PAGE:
Twilight Factor is a number used to compare the effectiveness of binoculars or spotting scopes used in low light. The larger the twilight factor, the more detail you can see in low light. Magnification plays a critical role in the twilight factor calculation as higher power will provide you with much greater detail and image identification. Note: This does not take into account optical quality or coatings.
Twilight Factor Equation is found by multiplying the size of the objective lens (in mm) by the magnification and then finding the square root of that result. For example, the twilight factor of an 8×42 binocular = 18.3, while the twilight factor of a 10×42 binocular = 20.5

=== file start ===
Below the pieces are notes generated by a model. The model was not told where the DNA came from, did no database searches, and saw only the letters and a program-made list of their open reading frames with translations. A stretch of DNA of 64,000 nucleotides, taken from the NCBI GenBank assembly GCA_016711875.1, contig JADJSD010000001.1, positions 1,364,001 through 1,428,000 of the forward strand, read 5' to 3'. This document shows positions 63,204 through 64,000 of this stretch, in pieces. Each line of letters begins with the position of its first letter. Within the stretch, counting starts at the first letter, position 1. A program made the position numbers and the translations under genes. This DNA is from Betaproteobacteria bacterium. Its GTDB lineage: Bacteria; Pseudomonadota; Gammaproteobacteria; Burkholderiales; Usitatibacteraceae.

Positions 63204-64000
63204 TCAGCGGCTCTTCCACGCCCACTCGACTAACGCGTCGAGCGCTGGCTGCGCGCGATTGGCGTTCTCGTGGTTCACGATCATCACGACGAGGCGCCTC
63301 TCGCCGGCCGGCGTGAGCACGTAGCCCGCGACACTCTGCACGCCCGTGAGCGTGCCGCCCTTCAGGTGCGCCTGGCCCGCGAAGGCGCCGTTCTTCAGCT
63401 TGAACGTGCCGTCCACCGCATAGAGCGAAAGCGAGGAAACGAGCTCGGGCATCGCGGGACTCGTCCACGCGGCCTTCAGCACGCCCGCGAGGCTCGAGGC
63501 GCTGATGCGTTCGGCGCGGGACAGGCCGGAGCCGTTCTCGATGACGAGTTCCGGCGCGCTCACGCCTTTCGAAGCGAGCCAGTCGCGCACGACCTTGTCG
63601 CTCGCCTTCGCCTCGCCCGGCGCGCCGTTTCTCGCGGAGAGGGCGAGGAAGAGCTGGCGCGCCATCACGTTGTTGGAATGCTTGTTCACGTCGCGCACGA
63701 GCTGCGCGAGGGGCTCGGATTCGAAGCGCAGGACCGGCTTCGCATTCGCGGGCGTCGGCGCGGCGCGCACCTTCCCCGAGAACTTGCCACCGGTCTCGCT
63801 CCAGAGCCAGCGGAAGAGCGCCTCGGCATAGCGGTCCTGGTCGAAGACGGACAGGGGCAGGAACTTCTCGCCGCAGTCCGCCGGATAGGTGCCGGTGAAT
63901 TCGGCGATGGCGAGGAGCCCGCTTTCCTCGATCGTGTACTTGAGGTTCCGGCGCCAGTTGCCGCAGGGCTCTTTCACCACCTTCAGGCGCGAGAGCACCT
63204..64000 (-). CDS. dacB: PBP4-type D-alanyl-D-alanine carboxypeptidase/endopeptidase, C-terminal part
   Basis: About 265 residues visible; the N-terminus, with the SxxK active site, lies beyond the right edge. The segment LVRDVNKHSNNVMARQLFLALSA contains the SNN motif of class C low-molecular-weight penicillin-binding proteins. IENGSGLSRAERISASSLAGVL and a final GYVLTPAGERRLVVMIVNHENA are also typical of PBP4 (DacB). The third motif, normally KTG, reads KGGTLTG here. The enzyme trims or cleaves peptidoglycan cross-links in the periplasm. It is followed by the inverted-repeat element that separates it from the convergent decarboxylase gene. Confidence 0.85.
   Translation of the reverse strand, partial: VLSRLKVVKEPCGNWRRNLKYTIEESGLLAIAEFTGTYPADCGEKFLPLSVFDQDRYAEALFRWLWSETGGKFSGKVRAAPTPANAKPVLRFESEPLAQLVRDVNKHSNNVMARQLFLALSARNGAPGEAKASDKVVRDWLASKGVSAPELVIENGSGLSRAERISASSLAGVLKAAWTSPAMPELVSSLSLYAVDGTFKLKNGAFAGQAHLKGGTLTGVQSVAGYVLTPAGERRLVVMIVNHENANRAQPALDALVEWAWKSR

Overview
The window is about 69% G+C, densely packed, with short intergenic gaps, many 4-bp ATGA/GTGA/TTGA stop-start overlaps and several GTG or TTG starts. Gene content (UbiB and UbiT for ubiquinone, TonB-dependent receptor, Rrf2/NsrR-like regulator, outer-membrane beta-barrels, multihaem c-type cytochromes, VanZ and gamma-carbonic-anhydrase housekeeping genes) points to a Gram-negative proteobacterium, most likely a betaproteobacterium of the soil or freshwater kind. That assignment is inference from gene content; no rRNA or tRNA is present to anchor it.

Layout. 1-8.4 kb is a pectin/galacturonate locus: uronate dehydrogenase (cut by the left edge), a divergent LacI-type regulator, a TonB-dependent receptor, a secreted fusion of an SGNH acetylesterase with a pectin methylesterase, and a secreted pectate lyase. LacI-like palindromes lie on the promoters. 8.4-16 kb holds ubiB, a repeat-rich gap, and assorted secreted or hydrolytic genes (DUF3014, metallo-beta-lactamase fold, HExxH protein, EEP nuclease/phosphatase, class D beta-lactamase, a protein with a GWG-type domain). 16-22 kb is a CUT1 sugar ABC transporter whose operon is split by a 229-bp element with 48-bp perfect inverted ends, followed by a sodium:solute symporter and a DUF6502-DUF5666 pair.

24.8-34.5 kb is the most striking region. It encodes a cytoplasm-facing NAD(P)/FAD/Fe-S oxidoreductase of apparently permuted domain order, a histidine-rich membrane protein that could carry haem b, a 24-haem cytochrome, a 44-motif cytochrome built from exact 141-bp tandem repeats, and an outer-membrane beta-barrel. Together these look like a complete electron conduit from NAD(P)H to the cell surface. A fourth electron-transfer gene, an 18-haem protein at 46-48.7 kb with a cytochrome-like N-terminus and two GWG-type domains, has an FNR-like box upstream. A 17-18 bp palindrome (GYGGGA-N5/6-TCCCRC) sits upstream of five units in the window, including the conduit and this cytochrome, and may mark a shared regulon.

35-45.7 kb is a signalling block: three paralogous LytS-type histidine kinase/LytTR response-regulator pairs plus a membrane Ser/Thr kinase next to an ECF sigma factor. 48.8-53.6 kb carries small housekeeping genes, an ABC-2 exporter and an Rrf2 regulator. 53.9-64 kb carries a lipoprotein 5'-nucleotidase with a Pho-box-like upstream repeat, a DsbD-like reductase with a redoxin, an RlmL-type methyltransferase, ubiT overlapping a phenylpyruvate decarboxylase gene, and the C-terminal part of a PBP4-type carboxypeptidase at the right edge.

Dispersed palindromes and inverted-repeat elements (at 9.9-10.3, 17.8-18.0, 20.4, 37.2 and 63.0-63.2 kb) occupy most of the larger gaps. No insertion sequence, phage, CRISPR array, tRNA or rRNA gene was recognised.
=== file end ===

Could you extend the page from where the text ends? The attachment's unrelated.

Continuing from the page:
Relative Brightness is a number used to compare the brightness of binoculars or spotting scopes of similar magnification. The larger the relative brightness number, the brighter the image.
Relative Brightness Equation – Relative Brightness = Exit Pupil² (or Exit Pupil size in mm, multiplied by itself). For example, an 8×42 binocular with an exit pupil of 5.25 has a relative brightness of 27.6, while a 10×32 binocular with an exit pupil of 3.2 has a relative brightness of 10.2